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The Israel-Palestine Crisis: An Outlook

Written by Shreya Datta

Illustrated by Ayushi Banerjee

Edited by Anvita Tripathi


The Israel-Palestine conflict has been called the world’s most enduring and long lasting occupation, with the Israeli hostilities in the West Bank and the Gaza Strip reaching more than fifty-three years. And without doubt, several efforts have been made to resolve this crisis. Yet, today, we stand before a conflict so intense, it has caught the attention of news media all over the world. But what exactly was the root of this bloodshed? Who does it affect the most? Here to answer all the questions and more, Perspectoverse’s Shreya Datta presents: The Israel-Palestine Crisis: An Outlook.


Imagine you are watching your favourite movie from the comfort of your home and you hear the groans of an airplane above your flat. Do you bother or ponder about it? What is its purpose? Where is it headed? Or do you go on to gorge on another episode of Suits? Now imagine you are living in the midst of the historical lands of Palestine. Regrettably, you don’t have a television to check the news so you listen to the radio. You hear an airplane. You panic and then you pause. You thank God and count your blessings, within a moment's time you hear a resounding crash. You are safe. Your house is safe. You get to live another day.

The ongoing violence in Jerusalem is a culmination of tensions building up since mid-April. The conflict was triggered again when Israeli police set up barricades at the Damascus Gate, the only entrance to Jerusalem from Palestine. This led to clashes. Last week, close to a scheduled Israeli Supreme Court hearing on the eviction of Palestinian families in an Arab neighbourhood of Jerusalem, tensions escalated. Israeli police entered the Haram al-Sharif compound (Noble Sanctuary), which houses the Al-Aqsa mosque, Islam’s third holiest site, to disperse the protesters, injuring hundreds of Palestinians.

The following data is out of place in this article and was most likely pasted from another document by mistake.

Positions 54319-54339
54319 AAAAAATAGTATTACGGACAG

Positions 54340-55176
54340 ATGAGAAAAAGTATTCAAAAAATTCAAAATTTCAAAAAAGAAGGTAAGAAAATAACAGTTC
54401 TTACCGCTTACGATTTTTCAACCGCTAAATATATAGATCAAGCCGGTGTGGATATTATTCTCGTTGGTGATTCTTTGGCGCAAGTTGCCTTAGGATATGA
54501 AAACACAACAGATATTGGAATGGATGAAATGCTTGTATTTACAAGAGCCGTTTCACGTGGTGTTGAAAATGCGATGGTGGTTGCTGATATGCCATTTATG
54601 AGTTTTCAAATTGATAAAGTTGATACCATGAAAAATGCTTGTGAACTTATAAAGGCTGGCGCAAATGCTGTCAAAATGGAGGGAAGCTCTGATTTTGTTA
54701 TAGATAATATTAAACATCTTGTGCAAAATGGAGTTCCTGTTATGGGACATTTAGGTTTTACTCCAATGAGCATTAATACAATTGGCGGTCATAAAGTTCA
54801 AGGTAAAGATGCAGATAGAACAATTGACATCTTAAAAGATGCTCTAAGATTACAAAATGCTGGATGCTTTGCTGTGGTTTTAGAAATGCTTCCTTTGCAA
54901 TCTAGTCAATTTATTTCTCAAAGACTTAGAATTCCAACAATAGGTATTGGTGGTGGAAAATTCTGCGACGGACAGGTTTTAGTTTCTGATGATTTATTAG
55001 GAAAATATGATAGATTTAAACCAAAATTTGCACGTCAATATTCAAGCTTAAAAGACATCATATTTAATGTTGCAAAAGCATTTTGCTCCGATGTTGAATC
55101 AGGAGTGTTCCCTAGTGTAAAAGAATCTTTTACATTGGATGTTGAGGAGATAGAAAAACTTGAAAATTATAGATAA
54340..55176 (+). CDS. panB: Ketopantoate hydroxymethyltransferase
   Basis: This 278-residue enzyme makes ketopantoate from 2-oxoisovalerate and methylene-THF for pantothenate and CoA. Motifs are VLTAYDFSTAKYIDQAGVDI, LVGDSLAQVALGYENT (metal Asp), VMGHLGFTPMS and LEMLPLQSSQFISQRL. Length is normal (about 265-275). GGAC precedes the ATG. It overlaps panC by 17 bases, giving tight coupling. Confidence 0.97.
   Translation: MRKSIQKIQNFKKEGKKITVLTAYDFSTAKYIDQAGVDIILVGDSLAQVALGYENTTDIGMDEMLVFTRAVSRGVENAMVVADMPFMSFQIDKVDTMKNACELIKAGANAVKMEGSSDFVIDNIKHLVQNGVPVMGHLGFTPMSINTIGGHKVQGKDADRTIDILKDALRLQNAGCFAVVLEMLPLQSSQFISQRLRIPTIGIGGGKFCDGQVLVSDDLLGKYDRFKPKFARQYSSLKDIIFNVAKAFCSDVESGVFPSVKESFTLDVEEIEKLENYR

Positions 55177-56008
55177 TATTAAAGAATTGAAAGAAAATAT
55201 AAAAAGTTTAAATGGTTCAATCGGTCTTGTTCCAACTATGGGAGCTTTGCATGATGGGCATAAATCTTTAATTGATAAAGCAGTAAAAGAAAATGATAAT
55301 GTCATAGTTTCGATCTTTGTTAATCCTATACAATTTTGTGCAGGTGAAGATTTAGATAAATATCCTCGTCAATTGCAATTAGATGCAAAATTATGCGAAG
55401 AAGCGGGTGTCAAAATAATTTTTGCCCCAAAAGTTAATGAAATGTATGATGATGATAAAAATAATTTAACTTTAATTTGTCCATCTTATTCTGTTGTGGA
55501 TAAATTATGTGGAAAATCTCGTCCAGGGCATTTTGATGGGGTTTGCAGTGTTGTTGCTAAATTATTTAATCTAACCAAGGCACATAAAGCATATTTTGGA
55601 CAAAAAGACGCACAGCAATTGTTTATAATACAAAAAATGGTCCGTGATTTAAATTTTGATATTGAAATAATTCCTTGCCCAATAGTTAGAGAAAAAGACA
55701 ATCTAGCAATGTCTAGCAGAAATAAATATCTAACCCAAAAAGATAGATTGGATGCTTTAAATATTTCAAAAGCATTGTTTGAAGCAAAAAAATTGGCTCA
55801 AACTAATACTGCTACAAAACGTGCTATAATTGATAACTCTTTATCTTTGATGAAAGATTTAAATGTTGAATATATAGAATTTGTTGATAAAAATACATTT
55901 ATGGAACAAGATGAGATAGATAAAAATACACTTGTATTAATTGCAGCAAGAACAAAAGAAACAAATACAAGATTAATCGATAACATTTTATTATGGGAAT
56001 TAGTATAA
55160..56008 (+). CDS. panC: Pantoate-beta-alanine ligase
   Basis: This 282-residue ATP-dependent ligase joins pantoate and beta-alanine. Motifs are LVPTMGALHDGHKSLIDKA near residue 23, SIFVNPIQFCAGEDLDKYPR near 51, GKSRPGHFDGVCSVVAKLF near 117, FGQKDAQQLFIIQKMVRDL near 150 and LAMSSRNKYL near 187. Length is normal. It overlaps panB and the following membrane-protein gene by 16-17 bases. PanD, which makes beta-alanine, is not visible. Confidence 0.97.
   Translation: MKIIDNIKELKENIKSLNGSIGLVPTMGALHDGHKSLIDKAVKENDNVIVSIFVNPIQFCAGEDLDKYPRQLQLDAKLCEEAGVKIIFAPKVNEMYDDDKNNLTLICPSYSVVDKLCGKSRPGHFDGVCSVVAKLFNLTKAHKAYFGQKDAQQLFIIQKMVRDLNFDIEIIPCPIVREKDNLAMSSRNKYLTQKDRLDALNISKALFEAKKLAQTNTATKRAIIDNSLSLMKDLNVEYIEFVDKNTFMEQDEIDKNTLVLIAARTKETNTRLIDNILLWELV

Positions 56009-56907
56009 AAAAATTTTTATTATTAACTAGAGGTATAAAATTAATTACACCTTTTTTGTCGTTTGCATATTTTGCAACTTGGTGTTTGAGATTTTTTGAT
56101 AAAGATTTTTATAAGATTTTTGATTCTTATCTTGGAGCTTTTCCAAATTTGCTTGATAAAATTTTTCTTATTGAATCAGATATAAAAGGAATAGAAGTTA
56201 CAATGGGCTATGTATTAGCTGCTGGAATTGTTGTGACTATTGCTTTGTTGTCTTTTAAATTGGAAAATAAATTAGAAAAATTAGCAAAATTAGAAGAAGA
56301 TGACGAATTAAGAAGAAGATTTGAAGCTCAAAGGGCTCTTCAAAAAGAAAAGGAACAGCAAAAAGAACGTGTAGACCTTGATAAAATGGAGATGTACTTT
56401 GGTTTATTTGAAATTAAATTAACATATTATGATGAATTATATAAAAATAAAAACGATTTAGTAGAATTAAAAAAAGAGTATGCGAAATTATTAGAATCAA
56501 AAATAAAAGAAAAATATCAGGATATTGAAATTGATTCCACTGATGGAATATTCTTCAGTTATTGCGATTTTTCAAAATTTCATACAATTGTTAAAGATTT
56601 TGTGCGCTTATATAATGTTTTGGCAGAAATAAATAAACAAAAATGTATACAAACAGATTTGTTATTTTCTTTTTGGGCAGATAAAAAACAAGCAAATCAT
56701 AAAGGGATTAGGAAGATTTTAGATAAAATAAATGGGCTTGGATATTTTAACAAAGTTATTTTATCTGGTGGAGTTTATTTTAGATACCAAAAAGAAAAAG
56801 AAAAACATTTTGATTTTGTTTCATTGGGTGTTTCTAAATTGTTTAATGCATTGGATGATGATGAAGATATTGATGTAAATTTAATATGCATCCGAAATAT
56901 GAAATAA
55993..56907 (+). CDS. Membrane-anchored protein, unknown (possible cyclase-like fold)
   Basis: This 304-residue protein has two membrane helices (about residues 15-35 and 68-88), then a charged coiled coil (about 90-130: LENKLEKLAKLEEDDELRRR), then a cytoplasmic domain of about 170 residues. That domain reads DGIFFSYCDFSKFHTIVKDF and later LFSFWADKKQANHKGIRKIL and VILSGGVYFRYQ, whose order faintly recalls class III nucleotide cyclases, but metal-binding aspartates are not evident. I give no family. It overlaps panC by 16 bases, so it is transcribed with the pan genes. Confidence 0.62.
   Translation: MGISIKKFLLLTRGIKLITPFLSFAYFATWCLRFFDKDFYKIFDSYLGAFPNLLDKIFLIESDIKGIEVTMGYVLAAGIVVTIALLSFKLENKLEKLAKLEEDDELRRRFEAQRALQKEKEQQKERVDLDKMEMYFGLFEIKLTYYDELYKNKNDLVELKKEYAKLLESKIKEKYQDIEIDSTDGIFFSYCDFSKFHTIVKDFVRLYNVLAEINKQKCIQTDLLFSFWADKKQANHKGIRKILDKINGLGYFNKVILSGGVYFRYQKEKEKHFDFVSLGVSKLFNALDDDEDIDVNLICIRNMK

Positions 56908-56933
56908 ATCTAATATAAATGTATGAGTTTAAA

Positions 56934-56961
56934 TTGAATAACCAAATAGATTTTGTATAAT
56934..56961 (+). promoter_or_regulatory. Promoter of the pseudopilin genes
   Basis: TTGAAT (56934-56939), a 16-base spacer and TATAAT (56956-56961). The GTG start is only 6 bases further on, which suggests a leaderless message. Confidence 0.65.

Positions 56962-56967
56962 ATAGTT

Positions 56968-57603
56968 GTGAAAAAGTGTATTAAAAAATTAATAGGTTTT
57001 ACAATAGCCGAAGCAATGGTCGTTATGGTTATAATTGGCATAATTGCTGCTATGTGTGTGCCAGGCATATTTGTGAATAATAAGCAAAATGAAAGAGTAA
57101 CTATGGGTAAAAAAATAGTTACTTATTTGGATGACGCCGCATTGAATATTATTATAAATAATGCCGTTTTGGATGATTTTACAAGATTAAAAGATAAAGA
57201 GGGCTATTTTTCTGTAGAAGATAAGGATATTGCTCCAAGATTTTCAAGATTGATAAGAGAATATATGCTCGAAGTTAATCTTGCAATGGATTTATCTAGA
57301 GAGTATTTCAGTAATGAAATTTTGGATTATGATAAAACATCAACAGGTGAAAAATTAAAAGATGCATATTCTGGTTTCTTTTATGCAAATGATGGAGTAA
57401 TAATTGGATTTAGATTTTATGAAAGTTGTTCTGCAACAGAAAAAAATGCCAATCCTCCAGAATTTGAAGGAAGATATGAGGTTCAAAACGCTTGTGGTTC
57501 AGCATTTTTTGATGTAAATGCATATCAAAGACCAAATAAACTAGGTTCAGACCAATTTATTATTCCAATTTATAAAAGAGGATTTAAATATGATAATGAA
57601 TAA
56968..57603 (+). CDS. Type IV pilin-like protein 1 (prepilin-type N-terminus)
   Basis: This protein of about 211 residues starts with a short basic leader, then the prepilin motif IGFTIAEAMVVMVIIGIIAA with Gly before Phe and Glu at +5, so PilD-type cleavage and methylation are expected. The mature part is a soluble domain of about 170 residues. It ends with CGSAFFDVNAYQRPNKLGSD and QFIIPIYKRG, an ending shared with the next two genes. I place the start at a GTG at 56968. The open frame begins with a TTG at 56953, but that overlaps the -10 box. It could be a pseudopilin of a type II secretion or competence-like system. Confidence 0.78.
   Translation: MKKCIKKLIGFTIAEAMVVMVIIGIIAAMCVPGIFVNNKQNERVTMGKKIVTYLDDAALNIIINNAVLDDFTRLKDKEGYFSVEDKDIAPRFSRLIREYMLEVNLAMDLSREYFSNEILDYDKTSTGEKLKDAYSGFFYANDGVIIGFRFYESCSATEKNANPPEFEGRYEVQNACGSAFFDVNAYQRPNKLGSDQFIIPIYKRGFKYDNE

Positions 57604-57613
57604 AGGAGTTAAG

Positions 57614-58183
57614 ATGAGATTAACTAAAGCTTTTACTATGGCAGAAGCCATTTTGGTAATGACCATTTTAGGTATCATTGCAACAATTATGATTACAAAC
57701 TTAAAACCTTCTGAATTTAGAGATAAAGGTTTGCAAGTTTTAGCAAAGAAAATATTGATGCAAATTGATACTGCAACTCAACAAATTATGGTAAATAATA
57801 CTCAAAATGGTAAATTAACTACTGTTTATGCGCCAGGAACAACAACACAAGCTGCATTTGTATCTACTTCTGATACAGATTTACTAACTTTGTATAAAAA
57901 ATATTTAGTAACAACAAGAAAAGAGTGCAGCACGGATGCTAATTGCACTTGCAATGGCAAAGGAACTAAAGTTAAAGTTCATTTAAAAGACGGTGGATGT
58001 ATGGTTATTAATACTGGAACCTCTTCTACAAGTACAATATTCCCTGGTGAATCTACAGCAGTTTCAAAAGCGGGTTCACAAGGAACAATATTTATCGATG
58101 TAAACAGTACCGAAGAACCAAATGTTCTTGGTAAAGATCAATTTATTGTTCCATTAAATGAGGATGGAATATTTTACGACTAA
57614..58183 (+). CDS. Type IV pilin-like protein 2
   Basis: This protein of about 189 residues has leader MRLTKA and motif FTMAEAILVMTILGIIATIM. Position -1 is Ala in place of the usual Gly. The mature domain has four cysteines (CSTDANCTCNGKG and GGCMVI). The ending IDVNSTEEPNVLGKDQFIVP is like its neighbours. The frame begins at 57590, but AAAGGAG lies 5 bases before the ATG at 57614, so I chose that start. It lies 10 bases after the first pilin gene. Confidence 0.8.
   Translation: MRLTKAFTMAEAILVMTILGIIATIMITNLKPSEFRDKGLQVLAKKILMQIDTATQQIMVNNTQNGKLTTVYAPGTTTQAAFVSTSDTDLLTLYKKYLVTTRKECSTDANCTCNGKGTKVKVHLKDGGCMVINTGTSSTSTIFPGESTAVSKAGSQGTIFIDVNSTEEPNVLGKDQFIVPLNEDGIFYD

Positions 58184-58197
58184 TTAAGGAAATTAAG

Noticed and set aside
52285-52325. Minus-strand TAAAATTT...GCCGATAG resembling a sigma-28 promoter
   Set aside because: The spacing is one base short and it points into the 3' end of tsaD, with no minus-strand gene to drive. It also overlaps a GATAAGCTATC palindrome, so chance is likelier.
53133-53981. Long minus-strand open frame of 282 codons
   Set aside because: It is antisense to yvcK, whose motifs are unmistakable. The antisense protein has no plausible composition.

The face of the Palestine front is the extremist group Hamas. From the late 1970s, activists connected with the Islamist Muslim Brotherhood established a network of charities, clinics, and schools and became active in the territories (the Gaza Strip and West Bank) occupied by Israel after the 1967 Six-Day War. In Gaza they were active in many mosques, while their activities in the West Bank generally were limited to the universities. The Muslim Brotherhood’s activities in these areas were generally nonviolent, but a number of small groups in the occupied territories began to call for jihad, or holy war, against Israel. Hamas soon began to act independently of other Palestinian organizations, generating animosity between the group and its secular nationalist counterparts. Increasingly violent Hamas attacks on civilian and military targets impelled Israel to arrest a number of Hamas leaders in 1989, including Sheikh Ahmed Yassin, the movement’s founder. In the years that followed, Hamas underwent reorganization to reinforce its command structure and locate key leaders out of Israel’s reach.

In its early days, the group carried out deadly shootings and kidnappings of Israelis. It killed hundreds of Israelis in suicide bombings during the second Palestinian intifada, or uprising, which erupted in late 2000.

As violence spread, the group started producing rudimentary “Qassam” rockets. After Israel withdrew from Gaza in 2005, Hamas assembled a secret supply line from longtime patrons Iran and Syria, according to Israel’s military. Longer-range rockets, powerful explosives, metal and machinery flooded Gaza’s southern border with Egypt. Experts say the rockets were shipped to Sudan, trucked across Egypt’s vast desert and smuggled through a warren of narrow tunnels beneath the Sinai Peninsula.

Unfortunately, the conflict becomes difficult to understand because of violence on both sides by the different extremist groups. However, in the recent conflict, it becomes increasingly evident that Israel should not be retaliating the way it is. If Israel launches 500 rockets to attack Gaza and the West Bank, 500 of those rockets will land and cause collateral damage. If Hamas launches 500 rockets to attack Israelian territory, only 5-10 will reach land due to the massive infrastructure of the iron dome.

An image from the BBC shows how the iron dome functions.

Forbes magazine carried a statistic that roughly estimated the human cost of the Iraeli-Palestinian conflict. The total deaths of people from Palestine was 5590, while that of Israel is 251. Gaza is the tract and belt Israel targets, also known as an open prison. Violence on both sides should be condemned but the extent to which Palestine is affected and that of Israel is incomparable. Both sides deserve peace but killing Palestines and annexing their land is not a way in which that can be achieved. There is a stark power divide between these two states which has to be recognised by Israel and the United States, who continue to fuel the situation.

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